MRSA bacteria causing growing concern

5:48 PM, May 14, 2019
2:42 PM, Jun 10, 2019

With people rushing to gyms to get fit for summer, there are some health concerns to keep in mind.

One of those is a bacteria called Methicillin-resistant Staphylococcus aureus, otherwise known as MRSA.

It’s a type of bacteria that grows rapidly, and the most common places it’s contracted are in hospitals and gym settings where skin-to-skin contact is frequent.

Cases related to MRSA have been reported for decades, but local physicians tell KRIS 6 News they are seeing a growing number of patients infected with the bacteria.

“What MRSA has developed is basically a resistance to antibiotics, specifically the Penicillins, and that happened

basically in a hospital setting,” Dr. James Grieme said.

A MRSA infection can cause open sores on the body. Dr. Grieme says he treats those types of wounds at least four times a day.

This is a concern for local gym owners.

“There are bare feet using mats and it’s definitely contagious. We know this, so we want to keep people safe as they walk around barefoot,” Michelle Acebo, owner of the Yoga Studio of Corpus Christi says.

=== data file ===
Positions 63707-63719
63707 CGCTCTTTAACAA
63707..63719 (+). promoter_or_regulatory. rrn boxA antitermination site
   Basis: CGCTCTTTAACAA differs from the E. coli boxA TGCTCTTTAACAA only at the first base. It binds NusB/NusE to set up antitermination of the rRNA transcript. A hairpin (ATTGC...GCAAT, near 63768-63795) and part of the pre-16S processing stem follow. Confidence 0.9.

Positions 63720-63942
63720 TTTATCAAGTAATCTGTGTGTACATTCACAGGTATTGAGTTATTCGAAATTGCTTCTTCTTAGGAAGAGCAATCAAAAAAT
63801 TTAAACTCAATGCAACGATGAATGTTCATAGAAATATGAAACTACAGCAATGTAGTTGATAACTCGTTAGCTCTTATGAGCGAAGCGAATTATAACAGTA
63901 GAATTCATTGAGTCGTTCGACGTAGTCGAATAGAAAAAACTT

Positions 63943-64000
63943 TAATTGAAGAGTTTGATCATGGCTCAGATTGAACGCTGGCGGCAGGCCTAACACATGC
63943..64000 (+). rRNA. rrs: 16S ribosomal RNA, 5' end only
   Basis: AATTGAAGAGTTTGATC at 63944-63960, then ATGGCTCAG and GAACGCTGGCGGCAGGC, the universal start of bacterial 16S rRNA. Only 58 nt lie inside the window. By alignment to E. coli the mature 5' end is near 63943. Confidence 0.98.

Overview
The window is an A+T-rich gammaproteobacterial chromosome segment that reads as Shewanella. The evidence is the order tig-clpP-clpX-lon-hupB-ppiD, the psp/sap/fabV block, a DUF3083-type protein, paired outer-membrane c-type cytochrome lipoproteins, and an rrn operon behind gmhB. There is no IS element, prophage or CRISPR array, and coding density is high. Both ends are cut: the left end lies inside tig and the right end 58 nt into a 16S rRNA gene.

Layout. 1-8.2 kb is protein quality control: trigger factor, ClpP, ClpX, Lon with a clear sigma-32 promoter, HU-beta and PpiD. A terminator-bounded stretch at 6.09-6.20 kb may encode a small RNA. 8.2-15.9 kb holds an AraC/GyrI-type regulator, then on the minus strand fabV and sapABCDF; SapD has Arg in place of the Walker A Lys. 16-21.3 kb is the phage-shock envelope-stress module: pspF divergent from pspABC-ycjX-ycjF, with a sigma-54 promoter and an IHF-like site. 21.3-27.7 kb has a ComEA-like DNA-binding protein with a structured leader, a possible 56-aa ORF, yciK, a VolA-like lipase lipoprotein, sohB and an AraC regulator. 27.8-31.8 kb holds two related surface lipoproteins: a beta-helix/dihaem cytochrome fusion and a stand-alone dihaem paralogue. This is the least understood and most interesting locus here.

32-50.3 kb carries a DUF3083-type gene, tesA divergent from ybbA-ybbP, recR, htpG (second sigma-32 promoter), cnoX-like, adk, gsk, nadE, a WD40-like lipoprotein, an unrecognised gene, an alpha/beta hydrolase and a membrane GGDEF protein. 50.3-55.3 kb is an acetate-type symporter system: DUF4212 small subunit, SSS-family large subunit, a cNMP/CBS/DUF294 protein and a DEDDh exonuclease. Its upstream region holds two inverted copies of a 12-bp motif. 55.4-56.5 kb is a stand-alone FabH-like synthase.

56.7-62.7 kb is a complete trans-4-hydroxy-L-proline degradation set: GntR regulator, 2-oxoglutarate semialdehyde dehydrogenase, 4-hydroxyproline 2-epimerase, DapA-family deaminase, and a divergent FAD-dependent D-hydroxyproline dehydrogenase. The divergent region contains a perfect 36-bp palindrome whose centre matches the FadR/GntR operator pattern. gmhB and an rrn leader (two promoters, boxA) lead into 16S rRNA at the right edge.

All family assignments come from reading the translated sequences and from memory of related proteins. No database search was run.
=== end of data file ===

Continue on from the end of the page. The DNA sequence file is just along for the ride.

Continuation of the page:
Acebo says her studio takes extra steps to ensure their clients are healthy.

“We prefer for people to bring their own mats and use their own equipment, but if they don’t, we have equipment here for them,” Acebo said. “When they’re finished, we ask them to use a Clorox wipe and wipe it down, and we also have a hanger outside so that it can actually dry.”

MRSA-related wounds may not look like an infection at first.

Doctors advise looking for inflamed or abscessed skin and seeking treatment immediately.

“If you get a break in your skin, for instance, you’re at jiu-jitsu and there’s staph aureus living on the mats, that bacteria gets into that little cut in your skin and starts to cause an infection,” Grieme said. “The most common thing is people think it’s a spider bite.”

KRIS 6 News contacted the Nueces County Health Department about the number of cases of MRSA reported in 2018, but were told the department does not track those type of those infections.

For more information on the MRSA bacteria, treatment options and prevention methods, visit the Center for Disease Control and Prevention’s website here:

About Brand Spotlight

Brand Spotlight offers useful, valuable information from select sponsors on these pages. This content is not produced or endorsed by this station.